Cosbyology

Dayo Olopade considers the politics of Bill:

Is Cosby a conservative? Poussaint says absolutely not. "I would definitely consider him a progressive liberal," he says. "He's just always been demanding of people educationally." The Atlantic's Coates and Manhattan Institute scholar John McWhorter think otherwise. "Cosby's rhetoric played well in black barbershops, churches and backyard barbecues, where a unique brand of conservatism still runs strong," Coates wrote, adding recently "he's much closer to the conservatism of black nationalism than to the conservatism of Shelby Steele." Comparing Cosby's feel-good brand of lecturing to the churchy hucksterism of Tyler Perry's comedies and dramas, McWhorter wrote: "Cosby is too grouchy in his presentation to reach the unconverted; the message is more effective from a woman filtered through the warmth of the maternal rather than the admonishment of the paternal." (Cosby has stated emphatically that he doesn't watch Perry's shows.)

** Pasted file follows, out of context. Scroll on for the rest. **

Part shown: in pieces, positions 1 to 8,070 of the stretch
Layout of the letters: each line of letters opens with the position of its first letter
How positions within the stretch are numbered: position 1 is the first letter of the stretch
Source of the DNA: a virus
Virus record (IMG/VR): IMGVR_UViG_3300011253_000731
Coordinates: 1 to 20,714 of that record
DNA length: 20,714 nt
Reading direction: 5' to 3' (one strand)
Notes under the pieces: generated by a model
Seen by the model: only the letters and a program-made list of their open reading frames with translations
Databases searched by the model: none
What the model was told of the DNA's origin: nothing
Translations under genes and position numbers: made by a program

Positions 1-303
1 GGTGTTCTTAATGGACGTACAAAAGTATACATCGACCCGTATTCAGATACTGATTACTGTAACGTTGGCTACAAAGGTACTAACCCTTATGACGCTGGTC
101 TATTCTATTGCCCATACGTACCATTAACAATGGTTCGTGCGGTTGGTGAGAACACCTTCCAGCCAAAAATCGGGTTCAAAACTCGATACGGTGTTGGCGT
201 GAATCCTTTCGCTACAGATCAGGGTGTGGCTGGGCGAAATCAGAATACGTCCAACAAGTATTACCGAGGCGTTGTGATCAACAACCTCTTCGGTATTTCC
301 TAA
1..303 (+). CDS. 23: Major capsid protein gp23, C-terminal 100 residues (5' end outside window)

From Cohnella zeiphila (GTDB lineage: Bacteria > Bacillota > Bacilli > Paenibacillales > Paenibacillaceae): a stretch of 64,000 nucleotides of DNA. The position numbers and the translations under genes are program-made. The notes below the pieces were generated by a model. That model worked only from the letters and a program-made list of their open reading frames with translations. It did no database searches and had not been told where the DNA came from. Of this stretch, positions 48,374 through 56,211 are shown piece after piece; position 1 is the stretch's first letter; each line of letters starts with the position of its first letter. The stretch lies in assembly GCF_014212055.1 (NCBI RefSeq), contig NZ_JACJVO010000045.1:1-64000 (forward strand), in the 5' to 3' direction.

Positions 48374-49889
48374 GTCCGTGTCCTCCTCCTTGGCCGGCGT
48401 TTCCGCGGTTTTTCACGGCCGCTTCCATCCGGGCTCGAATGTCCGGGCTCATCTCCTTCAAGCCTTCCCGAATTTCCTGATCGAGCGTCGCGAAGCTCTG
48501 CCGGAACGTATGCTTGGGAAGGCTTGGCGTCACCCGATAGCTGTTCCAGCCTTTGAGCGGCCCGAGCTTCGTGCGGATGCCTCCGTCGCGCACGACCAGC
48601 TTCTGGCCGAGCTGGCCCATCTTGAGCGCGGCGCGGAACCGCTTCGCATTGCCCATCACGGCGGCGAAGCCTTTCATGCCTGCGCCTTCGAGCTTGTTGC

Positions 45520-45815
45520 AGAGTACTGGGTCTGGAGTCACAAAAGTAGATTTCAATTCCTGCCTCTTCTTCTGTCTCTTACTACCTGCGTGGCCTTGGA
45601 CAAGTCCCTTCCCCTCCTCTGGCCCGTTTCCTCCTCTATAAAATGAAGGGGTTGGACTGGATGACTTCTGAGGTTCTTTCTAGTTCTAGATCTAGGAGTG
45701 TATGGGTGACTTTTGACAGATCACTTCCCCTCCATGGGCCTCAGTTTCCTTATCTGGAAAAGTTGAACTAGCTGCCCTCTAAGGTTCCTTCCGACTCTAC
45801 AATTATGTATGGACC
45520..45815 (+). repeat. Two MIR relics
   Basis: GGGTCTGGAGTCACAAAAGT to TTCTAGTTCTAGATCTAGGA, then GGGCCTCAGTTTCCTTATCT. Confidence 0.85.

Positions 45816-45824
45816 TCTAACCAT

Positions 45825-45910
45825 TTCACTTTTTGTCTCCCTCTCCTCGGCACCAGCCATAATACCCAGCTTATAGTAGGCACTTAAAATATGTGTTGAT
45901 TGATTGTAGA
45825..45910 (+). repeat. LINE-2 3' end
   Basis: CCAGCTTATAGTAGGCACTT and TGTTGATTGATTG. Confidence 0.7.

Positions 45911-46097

I think with black folks in general, and with Cosby in particular, words fail. I've tried to attach ideological labels to Cosby, but it's like translating from a foreign language. Again, that has more to do with political shorthand than people's actual beliefs.

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Ta-Nehisi Coates is a national correspondent at The Atlantic, where he writes about culture, politics, and social issues. He is the author of the memoir The Beautiful Struggle.

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